2020: An Update

Ok, so like usu­al I promised to write more and haven’t. Like every­one, 2020 has been a year. So, with that in mind, I want­ed to drop in for a quick update before I lost track of time yet again.

Let’s revis­it the Before Times briefly.:

I start­ed a new job in March! Yes, after being in the free­lance wilder­ness for the bet­ter part of two years, I land­ed a full-time role lead­ing full-stack social. I know it is gross to say things like “full stack” but there’s not real­ly a bet­ter way to describe what I do. It’s some­thing I’ve want­ed for a long time and being across organ­ic and paid makes a huge dif­fer­ence in how I approach the work.

Thus con­cludes the Before Times por­tion of this post.

I walked across the hall on March 12th to let my boss know I’d be leav­ing work that after­noon to dri­ve home. The kids were going to be home from school as every­thing got fig­ured out. I fig­ured it would be a few weeks. Boy, was I wrong!

Did I men­tion the new job meant we need­ed to get the house on the mar­ket? Did I men­tion that Michi­gan real estate effec­tive­ly closed and didn’t reopen until May? Are you famil­iar with mar­ket dynam­ics on metro Detroit in a down­turn? Let’s just say it was a wild sum­mer where we weren’t real­ly sure we were mov­ing until our things were loaded on the truck.

A quick note on Detroit: we miss it. I am writ­ing an ode to the city and our friends there in a lat­er installment.

The boys? They’ve been hero­ic. Imag­ine your own kids (if you have some) and then remote school them, shut down their sports AND then move 600 miles from the only place they’ve real­ly known as home. It’s a work­out to say the very least. I’m insane­ly proud of them for being so brave, but it hurts.

Us adults? Well, it’s fun­ny to be back and not quite home. Mov­ing to Detroit was prob­a­bly the hard­est thing we’ve ever done; Char­lie was in kinder­garten, Archie was an infant, we had no sup­port net­work. Spend near­ly six years in a place with school-aged kids and every­thing changes. We unex­pect­ed­ly made dear friends quick­er than we imag­ined and now we’ve been cast back east in a pan­dem­ic. It makes the work days seem much longer.

It’s hard to rec­on­cile the very real life, adult aspects of a move that’s pro­fes­sion­al­ly right for both of us, but social­ly very dif­fi­cult. We’ll fig­ure it out, all of us, but it’s going to take some time. For now, we’re hap­py to have our health and jobs intact. Like every­one, we’re tak­ing it a day at a time.

We Don’t Deserve The New Pornographers

I wrote this about the New Pornog­ra­phers in 2017. It still holds up. Their new record is fab­u­lous. You should lis­ten to it if you haven’t already! I’m still wrestling with why I ever took a break from them in the first place.

A big part of why I tuned out on the New Pornog­ra­phers was around the time “Chal­lengers” was released. It got a 6.0 from Pitch­fork and my mem­o­ry of that album at the time was just that it lacked the unsus­tain­able punch of their ear­li­er records. Carl talked to Tom Scharpling about this right before he released “Shut Down the Streets” and it was deeply affect­ing for all the rea­sons you can imagine.

Carl revived that thread with a series of tweets. and it’s kind of delight­ful through the wincing.

Flash for­ward and the band is tour­ing and doing press on their new record, “In the Morse Code of the Brake Lights.” New­man has been curat­ing amaz­ing pow­er pop on Twit­ter and shar­ing gems like this cov­er of a brand new GBV song in case you won­dered why we real­ly don’t deserve a band this good.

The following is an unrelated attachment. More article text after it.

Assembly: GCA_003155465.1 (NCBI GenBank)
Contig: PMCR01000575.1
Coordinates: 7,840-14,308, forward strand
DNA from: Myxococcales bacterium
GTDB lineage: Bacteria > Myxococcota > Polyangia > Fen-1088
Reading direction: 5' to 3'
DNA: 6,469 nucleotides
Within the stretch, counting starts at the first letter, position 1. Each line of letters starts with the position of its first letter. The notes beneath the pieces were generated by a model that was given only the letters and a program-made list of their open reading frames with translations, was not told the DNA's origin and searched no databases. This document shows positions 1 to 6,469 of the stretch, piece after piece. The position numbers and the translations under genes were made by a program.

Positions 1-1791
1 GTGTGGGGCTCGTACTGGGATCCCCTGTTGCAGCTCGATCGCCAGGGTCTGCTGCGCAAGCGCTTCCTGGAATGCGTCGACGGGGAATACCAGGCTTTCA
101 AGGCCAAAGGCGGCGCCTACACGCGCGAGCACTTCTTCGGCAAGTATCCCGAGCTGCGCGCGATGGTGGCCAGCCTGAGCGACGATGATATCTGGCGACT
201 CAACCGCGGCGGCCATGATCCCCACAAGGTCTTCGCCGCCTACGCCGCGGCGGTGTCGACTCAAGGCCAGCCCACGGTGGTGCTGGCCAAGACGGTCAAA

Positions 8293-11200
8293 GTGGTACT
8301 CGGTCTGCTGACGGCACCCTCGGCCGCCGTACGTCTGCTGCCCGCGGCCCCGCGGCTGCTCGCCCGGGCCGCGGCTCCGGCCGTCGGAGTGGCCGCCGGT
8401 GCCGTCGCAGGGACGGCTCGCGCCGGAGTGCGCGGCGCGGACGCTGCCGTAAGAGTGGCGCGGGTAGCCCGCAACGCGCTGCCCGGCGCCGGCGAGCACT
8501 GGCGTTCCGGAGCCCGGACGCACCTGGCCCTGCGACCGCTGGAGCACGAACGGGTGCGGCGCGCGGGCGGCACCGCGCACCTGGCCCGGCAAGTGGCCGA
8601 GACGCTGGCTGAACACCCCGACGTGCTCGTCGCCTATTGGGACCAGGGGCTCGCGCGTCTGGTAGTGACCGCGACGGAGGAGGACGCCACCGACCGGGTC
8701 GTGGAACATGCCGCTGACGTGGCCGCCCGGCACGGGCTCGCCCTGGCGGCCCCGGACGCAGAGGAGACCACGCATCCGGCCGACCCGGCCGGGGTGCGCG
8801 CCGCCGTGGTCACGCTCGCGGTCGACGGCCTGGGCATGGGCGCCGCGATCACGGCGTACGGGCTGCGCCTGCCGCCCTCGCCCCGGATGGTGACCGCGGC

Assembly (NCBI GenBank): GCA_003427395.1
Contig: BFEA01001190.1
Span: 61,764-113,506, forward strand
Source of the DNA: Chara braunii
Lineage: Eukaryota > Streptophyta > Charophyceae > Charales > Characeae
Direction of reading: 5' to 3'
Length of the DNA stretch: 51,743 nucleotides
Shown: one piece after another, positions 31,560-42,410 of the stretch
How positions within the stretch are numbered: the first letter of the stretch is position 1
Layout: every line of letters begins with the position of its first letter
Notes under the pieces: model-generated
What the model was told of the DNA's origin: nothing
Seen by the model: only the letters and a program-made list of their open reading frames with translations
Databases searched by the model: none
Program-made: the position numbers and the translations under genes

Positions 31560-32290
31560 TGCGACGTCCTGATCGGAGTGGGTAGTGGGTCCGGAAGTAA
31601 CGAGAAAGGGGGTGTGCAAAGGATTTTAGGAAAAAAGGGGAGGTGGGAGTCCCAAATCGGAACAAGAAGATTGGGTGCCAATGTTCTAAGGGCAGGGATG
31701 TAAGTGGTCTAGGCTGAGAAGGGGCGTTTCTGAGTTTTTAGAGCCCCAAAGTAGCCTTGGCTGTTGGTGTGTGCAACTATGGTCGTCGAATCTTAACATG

Spend some time with their new album and their cat­a­log now that it’s get­ting cold­er and you’re stuck indoors. 

How to Reboot Your Personal Blog

Why don’t I take my own advice? I should’ve nev­er stopped writ­ing in the first place. Why don’t I take Anil Dash’s advice? He’s right!

Well, here I am, back at Ram­say­ings, won­der­ing where anoth­er year went. I con­stant­ly miss writ­ing and yet nev­er seem to find the words to say or the time to type them. It’s sil­ly, real­ly. The onus­es of per­son­al brand­ing and thought lead­er­ship can real­ly do a num­ber on you if you let them, which is maybe what hap­pened, but who can say. In any case, I’m back!

I may not have been writ­ing, but I have been tak­ing notes. I have thoughts on where my musi­cal taste evolved this year as I real­ly learned to embrace the new class of jam bands sweep­ing indie. I embraced my Mid­west­er­ness and drove the kids from Detroit to Flori­da in my first ever hon­est to god road­trip. I have some reflec­tions on my career jour­ney, too.

The trick now is to map those out in a steady diet. One a day. We’ll see if I can main­tain it for a week, then a month and so on. I know per­son­al blogs have died and yet so many of us who were there at the dawn of per­son­al blog­ging yearn for their return. I’ll try to keep up my end of the bar­gain this time.

How to Survive an Unplanned Sabbatical

You know all those posts about how busy is bad? Well, what if you sud­den­ly weren’t quite so busy? What would you do with the time you got back? Who would you become?

I had planned to write this in Decem­ber after start­ing a new job in down­town Detroit, recap­ping the eight months I spent ask­ing and answer­ing those ques­tions. Now I find myself back on the mar­ket after a quick two-month stint and am ask­ing the same ques­tions all over again. 

That said, I’ve dis­cov­ered a few tenets that seemed to real­ly help. I’ve shared them below.

  • Get lucky. This is the most impor­tant part. You don’t man­age to keep your life intact with­out hav­ing land­ed the kinds of jobs that pro­vide stock grants that you can cash in on your raini­est day. Plen­ty of peo­ple work real­ly hard every day and have no rainy day fund. If you are lucky, make sure you acknowl­edge it and be grateful.